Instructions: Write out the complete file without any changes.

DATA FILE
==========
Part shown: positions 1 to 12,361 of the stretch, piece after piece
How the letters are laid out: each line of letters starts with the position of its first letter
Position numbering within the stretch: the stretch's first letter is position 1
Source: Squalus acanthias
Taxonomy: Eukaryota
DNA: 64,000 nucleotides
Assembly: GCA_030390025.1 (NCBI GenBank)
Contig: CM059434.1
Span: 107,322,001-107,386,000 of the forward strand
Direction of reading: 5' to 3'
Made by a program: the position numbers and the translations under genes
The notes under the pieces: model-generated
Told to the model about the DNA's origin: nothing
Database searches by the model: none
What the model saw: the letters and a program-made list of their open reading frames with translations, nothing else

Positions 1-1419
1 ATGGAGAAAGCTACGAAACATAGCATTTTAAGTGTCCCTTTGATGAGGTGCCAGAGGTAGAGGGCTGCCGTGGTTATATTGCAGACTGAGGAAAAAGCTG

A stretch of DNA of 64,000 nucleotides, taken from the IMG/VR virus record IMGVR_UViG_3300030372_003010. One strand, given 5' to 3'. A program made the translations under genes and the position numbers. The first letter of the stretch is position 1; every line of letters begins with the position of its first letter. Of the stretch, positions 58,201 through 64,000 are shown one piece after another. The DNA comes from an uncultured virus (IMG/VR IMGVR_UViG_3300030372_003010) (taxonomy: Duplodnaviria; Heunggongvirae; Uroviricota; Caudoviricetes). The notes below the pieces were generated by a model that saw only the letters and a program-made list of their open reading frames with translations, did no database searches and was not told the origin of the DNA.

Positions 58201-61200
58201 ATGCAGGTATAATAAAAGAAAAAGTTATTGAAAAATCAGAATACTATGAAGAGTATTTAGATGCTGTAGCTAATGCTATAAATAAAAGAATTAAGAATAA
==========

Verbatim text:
Part shown: positions 1 to 12,361 of the stretch, piece after piece
How the letters are laid out: each line of letters starts with the position of its first letter
Position numbering within the stretch: the stretch's first letter is position 1
Source: Squalus acanthias
Taxonomy: Eukaryota
DNA: 64,000 nucleotides
Assembly: GCA_030390025.1 (NCBI GenBank)
Contig: CM059434.1
Span: 107,322,001-107,386,000 of the forward strand
Direction of reading: 5' to 3'
Made by a program: the position numbers and the translations under genes
The notes under the pieces: model-generated
Told to the model about the DNA's origin: nothing
Database searches by the model: none
What the model saw: the letters and a program-made list of their open reading frames with translations, nothing else

Positions 1-1419
1 ATGGAGAAAGCTACGAAACATAGCATTTTAAGTGTCCCTTTGATGAGGTGCCAGAGGTAGAGGGCTGCCGTGGTTATATTGCAGACTGAGGAAAAAGCTG

A stretch of DNA of 64,000 nucleotides, taken from the IMG/VR virus record IMGVR_UViG_3300030372_003010. One strand, given 5' to 3'. A program made the translations under genes and the position numbers. The first letter of the stretch is position 1; every line of letters begins with the position of its first letter. Of the stretch, positions 58,201 through 64,000 are shown one piece after another. The DNA comes from an uncultured virus (IMG/VR IMGVR_UViG_3300030372_003010) (taxonomy: Duplodnaviria; Heunggongvirae; Uroviricota; Caudoviricetes). The notes below the pieces were generated by a model that saw only the letters and a program-made list of their open reading frames with translations, did no database searches and was not told the origin of the DNA.

Positions 58201-61200
58201 ATGCAGGTATAATAAAAGAAAAAGTTATTGAAAAATCAGAATACTATGAAGAGTATTTAGATGCTGTAGCTAATGCTATAAATAAAAGAATTAAGAATAA